Dear reader, constant musical traveller and avid listener of great cosmic tunes, today we are about to take a journey that is for me, totally unique and perhaps may well be for you as well. Our sojourn will take us on a spiritual trek of musical bliss, but so deeply respectful and harmonic, it will be a breath-taking experience. The Gyuto Monks are no strangers to releasing music to the world and have done so for decades, now they have teamed up with Australian duo Kim Cunio and Heather Lee and have produced a release that is not only deeply powerful, but quite beautiful.
The opening piece is a real scene setter; the extremely resonating backdrop of the Harmonium creates a sonic backdrop to the opening song, the title track called of course Beyond Karma. Heather Lee again creates a lush uniqueness with her vocals that will inspire you at every twist and turn of this musical journey.
The Monks chant begins track two, Karma Burning and is soon joined by an extremely moving Digeridoo, played by the talented Ash Dargan. The total balance here is something to behold and of course thoroughly enjoy.
A little known fact is that I have been taught to chant and as such totally appreciated this album and it is very possible I may well use this release in my meditations. But for a total change in direction and one that is simply beyond beauty, take a listen to O Pastor Animarum, written in Germany in the 1050s by Hildegard of Bingen. Lee’s operatic qualities create something transcendent here.
Tantric Grace starts with a purposeful piano and the monks with their secret chants create an entirely different realm, I found Cunio’s piano here manifested a real sense of ambience within the dimensional awareness of the chanting. This is what is so special about this album, there are so many different facets to it and so many borders crossed along the way; this was one of my favourites off the release.
The longest piece of the album is a track called Unity of Life; once more the balance is spiritual bliss. The vocals of Lee are absolutely unique and her range and pitch are sublime. The varied instrumentation used on this opus of grandeur is staggeringly brilliant and totally encapsulates the listener. Lee is also joined by a full ensemble in this live recording and includes flautist and singer Anne Hildyard, Kim Cunio singing and playing harmonium and Tanpura, his voice is a journey all of his own and so mesmerizingly emotive. Unity of Life is a track that spreads the good vibe of a long form composition and I actually had to start this one again and listen twice as I completely lost myself in this arrangement. The constant unwavering Gyuto Monks were the foundations to this masterpiece as they chanted Sh’mah Yisrael, a deeply personal prayer.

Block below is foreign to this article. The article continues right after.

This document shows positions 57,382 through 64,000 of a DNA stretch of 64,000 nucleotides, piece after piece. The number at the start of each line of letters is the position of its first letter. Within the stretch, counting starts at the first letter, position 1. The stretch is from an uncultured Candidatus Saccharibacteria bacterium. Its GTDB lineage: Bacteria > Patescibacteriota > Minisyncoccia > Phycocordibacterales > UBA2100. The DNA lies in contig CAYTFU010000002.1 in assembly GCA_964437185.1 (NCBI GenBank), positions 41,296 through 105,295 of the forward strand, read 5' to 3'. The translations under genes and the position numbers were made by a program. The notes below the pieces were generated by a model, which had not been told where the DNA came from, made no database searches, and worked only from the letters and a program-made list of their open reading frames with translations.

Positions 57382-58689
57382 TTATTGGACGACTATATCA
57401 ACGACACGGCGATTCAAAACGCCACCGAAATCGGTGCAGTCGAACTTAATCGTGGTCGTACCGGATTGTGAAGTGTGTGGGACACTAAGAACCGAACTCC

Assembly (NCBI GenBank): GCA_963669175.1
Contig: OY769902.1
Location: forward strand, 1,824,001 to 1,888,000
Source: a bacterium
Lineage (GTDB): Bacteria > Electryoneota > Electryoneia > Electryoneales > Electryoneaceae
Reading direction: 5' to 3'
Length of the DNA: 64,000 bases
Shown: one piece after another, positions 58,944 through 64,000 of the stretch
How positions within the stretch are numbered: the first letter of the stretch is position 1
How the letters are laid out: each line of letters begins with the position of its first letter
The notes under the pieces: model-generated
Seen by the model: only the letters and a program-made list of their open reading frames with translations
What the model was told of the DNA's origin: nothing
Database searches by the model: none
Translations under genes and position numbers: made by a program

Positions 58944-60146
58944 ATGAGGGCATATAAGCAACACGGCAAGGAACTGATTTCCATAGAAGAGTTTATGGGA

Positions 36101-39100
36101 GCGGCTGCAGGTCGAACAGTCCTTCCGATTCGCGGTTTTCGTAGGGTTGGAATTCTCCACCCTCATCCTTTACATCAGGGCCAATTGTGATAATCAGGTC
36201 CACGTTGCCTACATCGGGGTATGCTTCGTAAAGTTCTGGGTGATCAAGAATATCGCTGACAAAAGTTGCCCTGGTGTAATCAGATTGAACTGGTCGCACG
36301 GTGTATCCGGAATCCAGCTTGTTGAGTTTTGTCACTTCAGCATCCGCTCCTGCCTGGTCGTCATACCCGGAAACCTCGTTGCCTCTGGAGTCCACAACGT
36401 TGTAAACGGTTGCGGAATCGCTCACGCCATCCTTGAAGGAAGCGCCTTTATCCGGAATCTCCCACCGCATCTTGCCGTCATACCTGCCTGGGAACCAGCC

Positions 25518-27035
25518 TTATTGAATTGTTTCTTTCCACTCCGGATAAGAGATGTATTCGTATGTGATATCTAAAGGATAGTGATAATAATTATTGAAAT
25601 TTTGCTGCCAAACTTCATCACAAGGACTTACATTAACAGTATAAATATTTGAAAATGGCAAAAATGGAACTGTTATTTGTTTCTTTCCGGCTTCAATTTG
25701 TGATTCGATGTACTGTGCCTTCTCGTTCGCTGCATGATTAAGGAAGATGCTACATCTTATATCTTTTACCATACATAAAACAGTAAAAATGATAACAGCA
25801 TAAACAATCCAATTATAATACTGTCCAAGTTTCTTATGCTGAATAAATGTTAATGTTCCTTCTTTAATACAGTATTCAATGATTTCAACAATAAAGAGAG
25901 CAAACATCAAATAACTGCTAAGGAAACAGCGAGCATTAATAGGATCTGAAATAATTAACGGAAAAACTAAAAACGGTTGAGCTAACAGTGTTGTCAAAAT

Mahakala once more contained the Digeridoo of Ash Dargen, and a wonderful hand held drum, a real heartbeat performance from Lobsang Tsetan. This track had a real ethnic feel to it, and resonated with me on a personal level as I too have a drum of spiritual significance that I should collaborate with more.
Something deeply emotional and very moving is up next and called Lament for a Lost Land. You may note dear reader we have travelled to Iraq now, this piece includes string supremo Nawres Al-Freh. The symbolism of this song is so very moving and illustrated the parity of Tibet and Iraq, as lands now lost to occupation, you will find it hard not to feel a tear forming in the eye whist listening to this piece.
I loved this one, it’s called On the Path the sullen and ponderous build up reminded me of the 70’s film, Picnic at Hanging Rock, also Australian! The monks chanting seemed far away, but always constant, a true grounding force. But dear listener the violin created a narrative so exquisite, its music like this that makes you realise how wonderfully varied and eclectic this world truly is on a musical level.
Now it’s time to take in our amazing journey for a while and let’s listen to Kim Cunio perform a delightful solo piano piece called As the Sun Sets, as we rest perhaps this is a moment reflection for this multitalented musician?
There is always time for something a little special and again unique, on vocals for the penultimate track is 9 year old Samarai (Babu) Cunio on, The Suffering of the World. This is a well performed piece and based on a favourite prayer of the Dali Lama, a deeply expressive and very poignant composition indeed and leads us gently into the open arms of the last track called Dedication, a solo chant from the Gyuto Monks to round of a superb release.
Beyond Karma has to be one of the most original releases I have heard for eons; however this album is so well produced that each one of you should allow you hearts and minds to be open and offer up an opportunity to hear some of the most amazing and spiritually moving music that has been released for some time.
There seems to be a real symbiosis of intent between The Gyuto Monks and Kim Cunio and Heather Lee, one that perhaps will bear further fruit in the fullness of time, but for now I recommend a listen to this release, allow it to stretch your mind and enrich your souls, this is an album that at times is beyond beautiful, sad, emotional, but resonates a musical aura of positivity and respect with each note played and each word sung.